We had kids because we wanted them around. If this means they'd like to stick around a little bit longer than age 18, that's great in my opinion; we're glad to have them. An MSN Money article notes that "If Junior has his way, there's a good chance he's planning to be on your dime until his mid-20s, while simultaneously believing his financial future is brighter than yours, new research shows." It goes on to say, "About 29% of those surveyed expect to be 25 years or older before they are financially independent without their parents' help, according to a survey from Allstate Foundation and Junior Achievement USA. That's up from 27% last year, and it's a large increase from the 16% who felt the same way just two years ago."
Sometimes it seems that we're so fixated on booting our kids out the door as soon as they reach college age that we fail to take other options into consideration. However, having married into an extended family with lots of kids, and now having kids of our own, I've seen some of the benefits of having children around, even into their 20s and later.
Around the house savings
Having in-laws who have had multiple adult children living at home, I've seen firsthand some of the advantages of having these human resources around. From help with lawn care (a savings of $200 to $300 a month for them during spring and summer months), to assistance with home maintenance and repairs, meal preparation, cleaning, help with Internet problems, computer issues, and other tech related complications, and similar duties, kids around the house can be of great assistance with helping to cut costs that might otherwise be paid for. As we age, I therefore don't really mind the thought of having the kids around, as long as they're pulling their weight.
Help with the family business
It looks like there is a fundamental shift going on when it comes to how an education affects getting a good job. It used to be that if you had a college education, you had a pretty good chance of getting a decent job. After the recession though, that doesn't seem to be the case.
With millions of young kids graduating from school only to return home when unable to find a job, we're not going to push our own kids toward this path. While we also won't deter them from taking it, I've seen how kids returning to work in the family business can payoff through our own extended family. Whether in farming, manufacturing, or whatever, children can carry on a dream started by their parents or grandparents while also building a future of their own.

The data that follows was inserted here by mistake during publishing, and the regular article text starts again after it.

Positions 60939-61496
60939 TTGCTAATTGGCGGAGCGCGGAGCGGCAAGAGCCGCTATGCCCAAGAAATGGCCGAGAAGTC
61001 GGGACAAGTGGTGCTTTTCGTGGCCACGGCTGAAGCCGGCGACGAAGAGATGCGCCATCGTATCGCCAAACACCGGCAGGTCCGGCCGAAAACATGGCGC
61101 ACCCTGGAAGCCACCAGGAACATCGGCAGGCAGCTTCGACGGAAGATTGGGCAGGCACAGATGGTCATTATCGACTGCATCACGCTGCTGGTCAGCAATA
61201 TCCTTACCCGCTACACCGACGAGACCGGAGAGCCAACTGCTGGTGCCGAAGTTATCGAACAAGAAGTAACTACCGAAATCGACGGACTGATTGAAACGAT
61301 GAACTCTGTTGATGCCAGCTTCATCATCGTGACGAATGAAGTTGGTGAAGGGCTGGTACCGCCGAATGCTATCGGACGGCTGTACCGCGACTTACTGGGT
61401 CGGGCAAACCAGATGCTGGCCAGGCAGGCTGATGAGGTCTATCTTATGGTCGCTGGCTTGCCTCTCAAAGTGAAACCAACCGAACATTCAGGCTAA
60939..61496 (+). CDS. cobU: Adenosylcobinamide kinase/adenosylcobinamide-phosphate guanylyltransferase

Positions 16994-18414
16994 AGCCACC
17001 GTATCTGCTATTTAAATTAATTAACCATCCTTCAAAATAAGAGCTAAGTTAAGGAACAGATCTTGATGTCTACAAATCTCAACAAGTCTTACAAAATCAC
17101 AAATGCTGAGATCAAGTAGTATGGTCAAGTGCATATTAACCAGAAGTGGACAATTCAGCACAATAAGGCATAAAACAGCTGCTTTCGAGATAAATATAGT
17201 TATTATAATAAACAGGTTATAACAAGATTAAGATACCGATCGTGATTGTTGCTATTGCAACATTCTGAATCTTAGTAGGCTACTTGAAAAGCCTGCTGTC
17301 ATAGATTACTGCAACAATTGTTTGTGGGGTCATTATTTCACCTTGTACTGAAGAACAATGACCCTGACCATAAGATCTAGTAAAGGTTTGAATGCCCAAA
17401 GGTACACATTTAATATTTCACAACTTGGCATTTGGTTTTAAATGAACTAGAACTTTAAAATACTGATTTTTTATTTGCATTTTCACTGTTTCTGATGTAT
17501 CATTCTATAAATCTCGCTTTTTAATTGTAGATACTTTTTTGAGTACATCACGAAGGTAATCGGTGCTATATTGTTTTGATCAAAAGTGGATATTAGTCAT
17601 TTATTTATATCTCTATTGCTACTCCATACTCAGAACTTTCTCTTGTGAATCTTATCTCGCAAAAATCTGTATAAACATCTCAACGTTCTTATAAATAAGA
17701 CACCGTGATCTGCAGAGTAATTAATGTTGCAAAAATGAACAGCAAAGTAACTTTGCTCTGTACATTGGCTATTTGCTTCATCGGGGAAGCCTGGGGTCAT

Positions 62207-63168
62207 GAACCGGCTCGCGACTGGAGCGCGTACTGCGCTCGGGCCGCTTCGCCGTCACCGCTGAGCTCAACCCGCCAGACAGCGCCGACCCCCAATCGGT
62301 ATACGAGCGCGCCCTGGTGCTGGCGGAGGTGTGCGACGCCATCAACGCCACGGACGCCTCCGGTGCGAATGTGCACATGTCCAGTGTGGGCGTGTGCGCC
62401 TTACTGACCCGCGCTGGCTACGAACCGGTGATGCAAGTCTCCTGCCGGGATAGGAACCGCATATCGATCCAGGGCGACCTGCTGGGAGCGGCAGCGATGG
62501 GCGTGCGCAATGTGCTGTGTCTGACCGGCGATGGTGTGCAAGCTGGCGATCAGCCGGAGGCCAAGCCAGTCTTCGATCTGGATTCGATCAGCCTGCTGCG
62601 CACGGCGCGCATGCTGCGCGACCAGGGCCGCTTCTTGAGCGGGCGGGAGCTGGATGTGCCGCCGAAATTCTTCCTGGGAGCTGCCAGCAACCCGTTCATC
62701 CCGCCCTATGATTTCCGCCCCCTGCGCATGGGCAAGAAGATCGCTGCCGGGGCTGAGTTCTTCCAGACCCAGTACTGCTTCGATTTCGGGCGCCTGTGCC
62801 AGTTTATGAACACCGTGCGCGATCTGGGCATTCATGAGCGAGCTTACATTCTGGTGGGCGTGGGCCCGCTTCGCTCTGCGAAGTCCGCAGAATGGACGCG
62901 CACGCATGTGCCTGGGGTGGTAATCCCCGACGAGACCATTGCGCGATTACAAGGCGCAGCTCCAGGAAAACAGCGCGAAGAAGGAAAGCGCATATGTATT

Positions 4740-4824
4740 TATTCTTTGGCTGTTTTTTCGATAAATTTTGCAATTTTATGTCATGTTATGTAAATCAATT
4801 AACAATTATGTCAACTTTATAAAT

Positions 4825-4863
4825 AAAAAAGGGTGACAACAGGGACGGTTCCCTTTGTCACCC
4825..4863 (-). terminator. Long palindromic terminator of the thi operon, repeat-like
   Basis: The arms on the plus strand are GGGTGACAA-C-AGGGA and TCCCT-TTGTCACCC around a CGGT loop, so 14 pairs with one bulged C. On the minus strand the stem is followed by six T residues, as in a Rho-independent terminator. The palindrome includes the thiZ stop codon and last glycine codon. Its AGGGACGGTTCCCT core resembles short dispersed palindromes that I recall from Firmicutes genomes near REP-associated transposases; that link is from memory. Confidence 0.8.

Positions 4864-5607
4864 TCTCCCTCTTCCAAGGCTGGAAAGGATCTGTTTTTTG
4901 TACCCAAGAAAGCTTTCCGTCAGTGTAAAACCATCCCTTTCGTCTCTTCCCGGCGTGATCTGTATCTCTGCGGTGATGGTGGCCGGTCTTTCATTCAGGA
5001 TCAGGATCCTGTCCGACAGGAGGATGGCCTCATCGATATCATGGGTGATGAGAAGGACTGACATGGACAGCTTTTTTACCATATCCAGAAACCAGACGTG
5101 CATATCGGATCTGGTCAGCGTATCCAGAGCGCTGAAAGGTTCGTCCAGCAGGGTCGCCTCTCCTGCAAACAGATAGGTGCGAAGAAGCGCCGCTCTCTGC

We're already paying for services; so the more, the merrier
When it comes to things like a house payment or rent, utility costs, and home maintenance and repairs, having the kids around isn't likely to run such costs up that much more. Sure, there is the additional wear and tear on the things they use, and the possible extra cost of things like water/sewer consumption, electricity/natural gas, and maybe an extra cable box or two in their rooms; but otherwise, they aren't going to increase our overall home costs that much more by being around our home.
In the process though, we can save them significantly on their own such services. Half our utility costs typically come in the service charges themselves as opposed to consumption. So it's cheaper for adult kids to utilize services already being provided than have to pay for separate services of their own. And when it comes to things like rent or a mortgage, the savings can really add up for them. Even if they were to pay a couple hundred bucks in rent each month, or help out with home repair projects to pull their financial weight, each side would be coming out on top in our situation. So the thought of the kids coming home to milk us for more money doesn't really bother me, since really, it's a smart financial move and one that I wouldn't blame them for making…plus, they're my kids; and I can't imagine not wanting them around.
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The author is not a licensed financial or parenting professional. The information provided in this article is for informational purposes only and does not constitute advice of any kind. Any action taken by the reader due to the information provided in this article is solely at the reader's discretion.
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